After Months of Virtual Learning, Friends Creates Hybrid Option

Masks, outdoor tents, Personal Protective Partitions, and Owl cameras become features of covid-era school


Friends School photographer Laura Black

In November 2020, students joined Christine Saudek’s ninth grade English class both in-person and over Zoom, under one of the tents Friends purchased to make hybrid learning possible.

After a virtual start to the school year, October brought Friends a stirring new school schedule in the form of ‘hybrid learning.’

This program meant a long-anticipated reunion of students and teachers, in outdoor tents as well as classrooms, wearing masks and sitting six feet apart, using more interactive methods of education. Despite the strangeness, it has been an all-around more social experience for many students who have grown tired of distance learning.

But students and teachers remain on a tightrope. The uncertain nature of this global pandemic has left many members of the school community apprehensive about where we go from here.

“I do feel like our [hybrid] schedule is sustainable,” says 9th grader Sam Gerardi, “but if the need arises, I do think it’s perfectly possible to move back to distance learning. The schedule can’t negate every uncertain aspect of the pandemic.”

Back-and-forth fall

One of the more unpopular aspects of the hybrid schedule is the need to sometimes shift back and forth between in-person and distance learning. Many students’ worries about that happening were affirmed when Upper School head Steve McManus announced that we would be spending most of November online. Students had taken a step towards normalcy in October, so for many, it felt like a shame to slip back into the realm of Zoom.

But Mr. McManus says this was to be expected.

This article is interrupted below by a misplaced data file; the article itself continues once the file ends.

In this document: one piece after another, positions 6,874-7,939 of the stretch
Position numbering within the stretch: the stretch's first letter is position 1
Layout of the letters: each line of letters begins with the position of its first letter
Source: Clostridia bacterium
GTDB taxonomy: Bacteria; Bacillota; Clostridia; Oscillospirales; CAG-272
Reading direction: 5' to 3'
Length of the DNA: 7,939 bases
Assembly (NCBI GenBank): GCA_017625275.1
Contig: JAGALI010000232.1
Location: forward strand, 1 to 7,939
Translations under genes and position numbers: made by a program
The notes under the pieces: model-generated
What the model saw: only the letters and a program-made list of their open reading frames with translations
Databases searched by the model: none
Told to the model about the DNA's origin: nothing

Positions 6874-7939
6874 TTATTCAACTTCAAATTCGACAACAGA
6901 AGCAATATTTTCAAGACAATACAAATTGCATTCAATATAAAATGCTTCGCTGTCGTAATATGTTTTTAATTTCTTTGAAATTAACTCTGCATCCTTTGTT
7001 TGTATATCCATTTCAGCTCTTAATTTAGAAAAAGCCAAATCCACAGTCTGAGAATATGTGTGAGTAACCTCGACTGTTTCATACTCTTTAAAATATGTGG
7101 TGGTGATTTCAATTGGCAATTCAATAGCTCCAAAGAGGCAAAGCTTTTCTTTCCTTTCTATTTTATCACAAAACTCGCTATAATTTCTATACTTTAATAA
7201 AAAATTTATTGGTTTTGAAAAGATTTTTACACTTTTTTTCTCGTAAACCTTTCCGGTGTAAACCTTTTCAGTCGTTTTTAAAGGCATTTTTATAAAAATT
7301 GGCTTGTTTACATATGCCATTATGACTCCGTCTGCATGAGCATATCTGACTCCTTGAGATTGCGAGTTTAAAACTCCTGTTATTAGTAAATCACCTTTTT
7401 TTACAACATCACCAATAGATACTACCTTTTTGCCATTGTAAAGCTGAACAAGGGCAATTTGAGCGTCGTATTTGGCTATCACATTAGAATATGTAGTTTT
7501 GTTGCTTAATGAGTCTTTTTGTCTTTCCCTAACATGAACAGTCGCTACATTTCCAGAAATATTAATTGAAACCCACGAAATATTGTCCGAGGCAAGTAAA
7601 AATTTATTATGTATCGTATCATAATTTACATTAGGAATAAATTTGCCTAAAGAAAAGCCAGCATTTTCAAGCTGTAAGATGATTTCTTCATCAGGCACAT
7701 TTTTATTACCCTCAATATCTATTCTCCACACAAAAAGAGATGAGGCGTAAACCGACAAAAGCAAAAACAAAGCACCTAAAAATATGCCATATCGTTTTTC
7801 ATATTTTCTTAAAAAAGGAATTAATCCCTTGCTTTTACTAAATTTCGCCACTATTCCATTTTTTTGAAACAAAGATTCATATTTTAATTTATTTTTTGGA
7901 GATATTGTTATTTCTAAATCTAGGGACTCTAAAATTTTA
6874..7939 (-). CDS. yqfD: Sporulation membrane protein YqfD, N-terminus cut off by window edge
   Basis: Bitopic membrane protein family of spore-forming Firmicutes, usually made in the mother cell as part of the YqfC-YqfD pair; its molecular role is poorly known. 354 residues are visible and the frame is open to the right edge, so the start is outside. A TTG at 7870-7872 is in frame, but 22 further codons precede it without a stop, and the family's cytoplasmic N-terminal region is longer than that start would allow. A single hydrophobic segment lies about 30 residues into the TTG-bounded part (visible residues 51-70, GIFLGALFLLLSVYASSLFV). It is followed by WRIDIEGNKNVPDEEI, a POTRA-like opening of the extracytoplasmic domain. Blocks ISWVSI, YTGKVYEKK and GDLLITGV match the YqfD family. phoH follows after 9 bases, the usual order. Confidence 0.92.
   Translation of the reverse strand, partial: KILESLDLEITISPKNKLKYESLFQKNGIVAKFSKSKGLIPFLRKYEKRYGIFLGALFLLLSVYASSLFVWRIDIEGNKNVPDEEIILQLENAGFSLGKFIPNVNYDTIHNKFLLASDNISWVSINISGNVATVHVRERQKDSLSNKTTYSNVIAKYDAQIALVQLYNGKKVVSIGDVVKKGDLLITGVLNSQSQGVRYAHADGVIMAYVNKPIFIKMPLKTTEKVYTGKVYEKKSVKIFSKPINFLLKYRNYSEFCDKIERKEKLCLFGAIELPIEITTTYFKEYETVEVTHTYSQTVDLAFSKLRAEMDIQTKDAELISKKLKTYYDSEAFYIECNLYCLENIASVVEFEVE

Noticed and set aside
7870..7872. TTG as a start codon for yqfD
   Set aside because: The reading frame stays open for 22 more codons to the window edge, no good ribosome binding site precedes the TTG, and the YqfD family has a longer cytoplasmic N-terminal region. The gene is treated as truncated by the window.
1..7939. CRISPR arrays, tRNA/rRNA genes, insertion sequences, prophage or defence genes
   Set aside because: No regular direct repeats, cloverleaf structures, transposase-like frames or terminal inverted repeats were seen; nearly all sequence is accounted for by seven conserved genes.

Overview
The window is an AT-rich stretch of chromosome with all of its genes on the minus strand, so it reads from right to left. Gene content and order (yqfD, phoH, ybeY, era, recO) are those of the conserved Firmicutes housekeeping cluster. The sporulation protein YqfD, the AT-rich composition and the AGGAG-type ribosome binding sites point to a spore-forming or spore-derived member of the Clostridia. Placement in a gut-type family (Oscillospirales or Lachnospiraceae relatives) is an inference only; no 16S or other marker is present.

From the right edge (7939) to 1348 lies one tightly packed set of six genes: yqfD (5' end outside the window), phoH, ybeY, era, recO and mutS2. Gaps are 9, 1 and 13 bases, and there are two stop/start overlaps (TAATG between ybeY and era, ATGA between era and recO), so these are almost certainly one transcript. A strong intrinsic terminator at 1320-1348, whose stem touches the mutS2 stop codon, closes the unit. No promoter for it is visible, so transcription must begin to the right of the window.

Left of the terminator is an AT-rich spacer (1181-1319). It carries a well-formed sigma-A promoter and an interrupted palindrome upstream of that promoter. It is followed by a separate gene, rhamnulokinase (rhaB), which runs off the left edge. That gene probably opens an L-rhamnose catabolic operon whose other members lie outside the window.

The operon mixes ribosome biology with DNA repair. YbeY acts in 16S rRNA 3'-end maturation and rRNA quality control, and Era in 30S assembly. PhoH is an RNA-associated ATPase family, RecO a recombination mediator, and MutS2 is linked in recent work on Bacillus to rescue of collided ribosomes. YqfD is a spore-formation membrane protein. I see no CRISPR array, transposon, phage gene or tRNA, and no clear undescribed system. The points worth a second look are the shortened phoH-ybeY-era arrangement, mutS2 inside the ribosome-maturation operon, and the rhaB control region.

“We are trying to listen to Dr. Fauci and the public health experts who predict winter being a resurgence,” he said in an interview in October.

The potential need to return to distance learning had been on the minds of the Friends School Reopening of School Task Force, or FROST, for quite a while, McManus said.

“If positivity rates start to incline in the Baltimore area – if there are multiple teachers and students having to quarantine – there may be a tipping point in which we will have to switch back online.”

School heads clarified that a move to distance learning wouldn’t happen just because of a drop in temperature. This week, Friends Upper School students and teachers returned after the Thanksgiving break to find outdoor teaching tents fitted with heaters to better suit winter environment learning.

“We are working with the company renting us the tents to install sidewalls and heaters that will be available for us to use as we see fit,” says Dean of Students Bill Ball, who is also part of the FROST decision-making group.

“The heaters will also bring in fresh air to give the tents a system of ventilation and ensure that it isn’t completely enclosed.” he adds.

Reimagining M-block

On the topic of on-campus and schedule changes, planners noted that during hybrid learning in October, the 12:30-1:15 M-block was a time when many students found themselves with lots of free time, and not much to do except homework. Big-group study-halls in the dining hall and made focusing difficult.

This month, when students returned to campus, school leaders had rescheduled and reimagined M-block as an end-of-the-school-day time when students could socialize, and participate in Covid-safe sports.

“We have more options to give to students who are free at this time so that we’re not just overwhelming those two [study-hall] locations,” said McManus.

Rules are rules

Concerning rules and regulations that students must abide by at school, both McManus and Ball agreed that they will not change unless a new problem were to appear. They say they’ve spent much of the summer and fall considering the evolving scientific understanding the virus, and planning the safety restrictions now in place, such as the arrows on the floors, the Safety App, wristbands, and the like.

Above all, McManus and Ball were quick to say they can’t predict how the schedule will develop in the future.

“We don’t plan on fully opening the school until at least next fall or until there is a vaccine,” says Ball. “You can expect the school to stay in this schedule for a while.”

We humans like to feel that we are in charge of our futures. Covid has proven that this is most certainly not the case.

But there are many ways to deal with the uncertainty of the future. Take a walk, read a book, spend some time talking with yourself. Nothing fancy! You may pick up a wealth of insight along the way.